Among the dozens of dancers on stage, the three smallest ones grab the spotlight. Jeremiah Bastida — who looks miniature in his oversized white T-shirt — has been dancing with Funksters, the youth division of San Francisco Bay Area-based hip-hop dance company Funkbrella, for three years. He is 9 years old.
“The whole idea was to combine a sense of community and family with a professional dance atmosphere, to create something new that the dance community did not have,” says Gina Mariko Rosales, former Funkanometry San Francisco executive director.
Funkbrella is part of an emerging scene in the hip-hop dance world: community- and college-based dance crews composed primarily of Asian Americans. With the help of dance competition TV shows, many of which prominently feature Asian American dancers, these crews are making waves in the industry, as well as planting the steps for the next generation of hip-hop dancers.
“Having Asian faces on TV has really exploded the identity of hip-hop dance,” says Arnel Calvario, a dance crew manager and adviser. “With so many Asian American dancers on TV now, we’re at a time where the face of hip-hop dance is very diversified and inclusive.”
This is due in large part to shows like MTV’s America’s Best Dance Crew (ABDC), which brought the Asian American hip-hop community into the national spotlight. Blogs and Facebook status updates overflowed with love, particularly for Kaba Modern, which Calvario founded in 1992, and JabbaWockeeZ, the show’s first-season winner.
And the momentum grew. Jabba went on to headline its own show at the MGM Grand in Las Vegas earlier this year. Quest Crew, an all-Asian American dance troupe, won the third season of ABDC. According to Calvario, more Asian Americans are garnering positions of power within the hip-hop dance industry as well.
However, while Asian American dancers are receiving unprecedented airtime, there may be some backlash. “While we’re at the height in terms of visibility, it always presents a challenge when networks are going to be looking for something different [for ratings],” Calvario says. “We’re very lucky that we came at an opportune time, but some of the younger groups might find it more challenging to break through now.”
Asian American hip-hop dancers may have a secret weapon for continued success: a culture of discipline and respect. Ingrained interdependence and reverence for elders allows dancers to set egos aside and work cohesively. “When you put together discipline, respect and a sense of family, that’s really a foundation for a successful group,” Calvario says.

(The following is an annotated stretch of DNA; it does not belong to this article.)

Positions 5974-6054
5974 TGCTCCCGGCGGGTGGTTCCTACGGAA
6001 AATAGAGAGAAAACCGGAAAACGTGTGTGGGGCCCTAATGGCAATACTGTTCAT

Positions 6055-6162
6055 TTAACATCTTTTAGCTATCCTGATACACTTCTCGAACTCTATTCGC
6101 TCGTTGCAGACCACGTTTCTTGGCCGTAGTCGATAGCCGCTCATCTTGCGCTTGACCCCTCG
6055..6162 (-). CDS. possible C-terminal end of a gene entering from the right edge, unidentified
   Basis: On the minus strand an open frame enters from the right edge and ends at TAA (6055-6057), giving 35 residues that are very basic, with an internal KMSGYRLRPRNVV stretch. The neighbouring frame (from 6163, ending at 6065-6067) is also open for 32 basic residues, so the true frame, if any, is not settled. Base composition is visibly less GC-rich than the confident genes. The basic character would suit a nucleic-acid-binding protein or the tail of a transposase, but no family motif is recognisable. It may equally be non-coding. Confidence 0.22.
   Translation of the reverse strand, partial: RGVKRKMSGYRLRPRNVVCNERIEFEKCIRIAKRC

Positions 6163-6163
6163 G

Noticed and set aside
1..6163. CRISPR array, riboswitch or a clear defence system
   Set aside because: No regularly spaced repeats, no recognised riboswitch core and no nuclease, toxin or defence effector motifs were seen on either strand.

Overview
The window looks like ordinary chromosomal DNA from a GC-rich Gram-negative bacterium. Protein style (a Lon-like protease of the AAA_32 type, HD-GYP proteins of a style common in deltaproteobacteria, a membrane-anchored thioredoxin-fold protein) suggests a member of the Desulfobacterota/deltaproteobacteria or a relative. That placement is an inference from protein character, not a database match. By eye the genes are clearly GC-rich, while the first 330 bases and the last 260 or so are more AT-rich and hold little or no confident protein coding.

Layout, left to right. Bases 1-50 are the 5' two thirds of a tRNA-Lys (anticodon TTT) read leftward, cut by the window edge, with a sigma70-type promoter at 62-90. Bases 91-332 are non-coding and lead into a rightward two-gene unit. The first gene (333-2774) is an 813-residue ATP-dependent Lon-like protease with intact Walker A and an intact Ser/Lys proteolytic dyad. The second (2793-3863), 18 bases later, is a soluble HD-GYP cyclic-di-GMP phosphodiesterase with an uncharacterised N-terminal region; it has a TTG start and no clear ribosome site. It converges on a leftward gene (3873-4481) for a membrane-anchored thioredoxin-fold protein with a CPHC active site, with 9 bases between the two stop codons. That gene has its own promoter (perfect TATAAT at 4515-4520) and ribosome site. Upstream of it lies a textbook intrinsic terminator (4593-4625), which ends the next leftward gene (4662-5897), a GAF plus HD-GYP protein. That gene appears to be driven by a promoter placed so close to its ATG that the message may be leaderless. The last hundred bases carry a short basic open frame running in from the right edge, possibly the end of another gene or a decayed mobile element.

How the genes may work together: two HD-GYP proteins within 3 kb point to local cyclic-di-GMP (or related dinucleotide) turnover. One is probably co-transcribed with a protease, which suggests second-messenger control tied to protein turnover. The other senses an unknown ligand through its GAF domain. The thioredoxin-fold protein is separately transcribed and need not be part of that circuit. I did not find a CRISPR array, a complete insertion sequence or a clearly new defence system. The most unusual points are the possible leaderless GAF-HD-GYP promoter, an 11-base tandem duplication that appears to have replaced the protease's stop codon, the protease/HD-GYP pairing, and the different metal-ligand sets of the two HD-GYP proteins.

Like in any family, there is a sense of learned tradition that reveals itself in the choreography. In the ’90s, many Asian American crews finessed popular street styles like popping, locking and breaking. Then, the moves began to evolve.
“A lot of Asians are opening [hip-hop dance] to other styles and other forms,” says Anna Sarao, founder of Body Rock, a massive annual hip-hop dance competition in San Diego, CA. “The choreographers I see nowadays are blending contemporary jazz and lyrical [dance] into the movement.”
Sarao predicts that the Asian American hip-hop dance scene will eventually progress into more theatrical, musical productions, complete with story lines and elaborate sets. She cites San Diego-based crew — and 2010 Body Rock runner-up — Choreo Cookies as an innovative crew to watch out for.
Other more nontraditional dance styles are becoming integrated into hip-hop performances, and Asian American dance crews are at the forefront. Channeling ’70s New York gay club culture, Kaba Modern executed a group-synchronized “shablam” — where a person spins into a flat-backed drop with one leg extended and the other tucked — during a performance at Sockhop, Funkbrella’s annual fundraiser, in June. Voguing, wacking and other club styles are also moving from the streets onto the stage, courtesy of Asian American dancers.
“[Our influence is] at the height right now of any other time in hip-hop dance culture,” Calvario says. “In mainstream, we’re visible; in underground, some of the best people winning battles [are] Asian Americans. It’s definitely a proud time.”
Maveric Vu is Hyphen’s Front of the Book editor.His last article was about Asian American car designers.